The warriors of the Roman Empire
We all loved the movie, The Gladiator — even those of us who don’t love history found the movie absolutely riveting. Today, we will delve a little deeper into the fascinating tale of these tragic fighters who risked their lives to entertain the rulers and the commoners of ancient Rome.
The gladiator was an armed combatant who entertained audiences in the Roman Empire in violent confrontations with other gladiators, wild animals or condemned criminals. These were no harmless fights and were fought till death, either of the gladiator or his hapless adversary, animal or human. Some gladiators were even volunteers who risked their lives in the arena. Most were slaves who were despised and socially marginalised and trained for these bloody battles in harsh conditions. These slaves were segregated even in death.
However, despite their harsh treatment and irrespective of their origin, the gladiators offered their audiences an example of the martial ethics of Rome. Thus, by fighting and dying honourably, they inspired admiration of the commoners and the rulers. They were glorified and celebrated in art and their value as entertainers was commemorated in precious and even ordinary objects of art all over the Roman Empire.
The popularity of these games reached their zenith between the 1st century BCE and the 2nd century CE and it was only when Christianity was adopted as the state religion in the 390s, that these games began to be frowned upon and they finally declined. However, the beast hunts or the fights between the men and wild animals still continued into the 6th century.
In the later years of the Roman Empire, the gladiator games provided their sponsors with extravagantly expensive but effective opportunities for self-promotion and also offered cheap, exciting entertainment to their clients. Gladiators became big business for trainers and owners, for rising politicians and also those who had reached the top.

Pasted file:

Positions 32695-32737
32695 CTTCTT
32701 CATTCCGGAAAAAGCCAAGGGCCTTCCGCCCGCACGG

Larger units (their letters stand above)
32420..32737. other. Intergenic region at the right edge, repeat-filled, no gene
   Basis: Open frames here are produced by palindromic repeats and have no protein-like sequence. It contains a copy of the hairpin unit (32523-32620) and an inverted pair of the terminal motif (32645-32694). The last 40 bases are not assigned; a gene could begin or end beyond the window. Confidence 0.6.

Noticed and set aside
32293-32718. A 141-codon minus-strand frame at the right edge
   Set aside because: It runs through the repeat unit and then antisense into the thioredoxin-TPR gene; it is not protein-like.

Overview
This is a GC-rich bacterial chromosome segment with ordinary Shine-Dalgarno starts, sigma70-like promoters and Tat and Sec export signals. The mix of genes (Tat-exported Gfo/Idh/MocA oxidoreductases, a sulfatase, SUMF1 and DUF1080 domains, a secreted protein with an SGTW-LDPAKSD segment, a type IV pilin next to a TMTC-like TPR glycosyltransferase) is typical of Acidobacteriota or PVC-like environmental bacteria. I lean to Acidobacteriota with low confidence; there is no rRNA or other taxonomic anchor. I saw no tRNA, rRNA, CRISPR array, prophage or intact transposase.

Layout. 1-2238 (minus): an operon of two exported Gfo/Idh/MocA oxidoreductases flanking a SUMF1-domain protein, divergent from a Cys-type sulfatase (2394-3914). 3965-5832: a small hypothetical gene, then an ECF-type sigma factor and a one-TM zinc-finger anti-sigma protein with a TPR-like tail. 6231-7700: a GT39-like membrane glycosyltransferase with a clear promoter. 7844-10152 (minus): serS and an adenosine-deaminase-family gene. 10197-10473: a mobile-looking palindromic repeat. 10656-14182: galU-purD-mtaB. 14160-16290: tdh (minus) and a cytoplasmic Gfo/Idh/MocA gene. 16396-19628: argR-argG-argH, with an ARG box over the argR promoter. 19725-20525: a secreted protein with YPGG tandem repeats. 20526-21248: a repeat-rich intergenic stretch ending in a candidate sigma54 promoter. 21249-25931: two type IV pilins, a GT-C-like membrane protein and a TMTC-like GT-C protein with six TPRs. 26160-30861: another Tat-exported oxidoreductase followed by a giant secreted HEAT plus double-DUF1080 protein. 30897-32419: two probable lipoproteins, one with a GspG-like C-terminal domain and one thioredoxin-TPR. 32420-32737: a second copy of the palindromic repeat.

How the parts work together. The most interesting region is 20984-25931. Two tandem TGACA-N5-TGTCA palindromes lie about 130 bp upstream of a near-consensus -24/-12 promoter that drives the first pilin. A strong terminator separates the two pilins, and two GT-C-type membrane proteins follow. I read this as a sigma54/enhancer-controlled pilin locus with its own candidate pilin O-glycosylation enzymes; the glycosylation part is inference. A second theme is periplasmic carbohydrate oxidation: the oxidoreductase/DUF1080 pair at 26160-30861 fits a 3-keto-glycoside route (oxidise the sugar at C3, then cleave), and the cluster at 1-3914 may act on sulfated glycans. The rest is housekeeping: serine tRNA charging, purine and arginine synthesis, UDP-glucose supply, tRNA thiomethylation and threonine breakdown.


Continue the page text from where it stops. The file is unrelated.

The trade in gladiators took place across the Empire and was subject to official supervision. Rome’s military success produced an influx of soldier-prisoners who were redistributed for use in state mines or amphitheatres and for sale on the open market. For example, in the aftermath of the Jewish Revolt, the gladiator schools received an influx of Jews. The granting of the slave status to soldiers who had surrendered or allowed their own capture was regarded as a gift of life and gladiator training was an opportunity for them to regain their lost honour.
Two other sources of gladiators were slaves condemned to the arena, to gladiator schools or games as punishment for crimes, and paid volunteers who by the late Republic may have comprised approximately half of all gladiators. For those who were poor or non-citizens, the gladiator schools offered a trade, regular food, housing of sorts and a fighting chance of fame and fortune. Gladiators customarily kept their prize money and any gifts they received.
Some female gladiators were also used at times and in 66 CE, Nero had Ethiopian women, men and children fight to impress King Tiridates I of Armenia. Female gladiators were probably submitted to same regulations and training as their male counterparts. Roman morality required that all gladiators be of the lowest social classes, and emperors who failed to respect this distinction earned the scorn of posterity.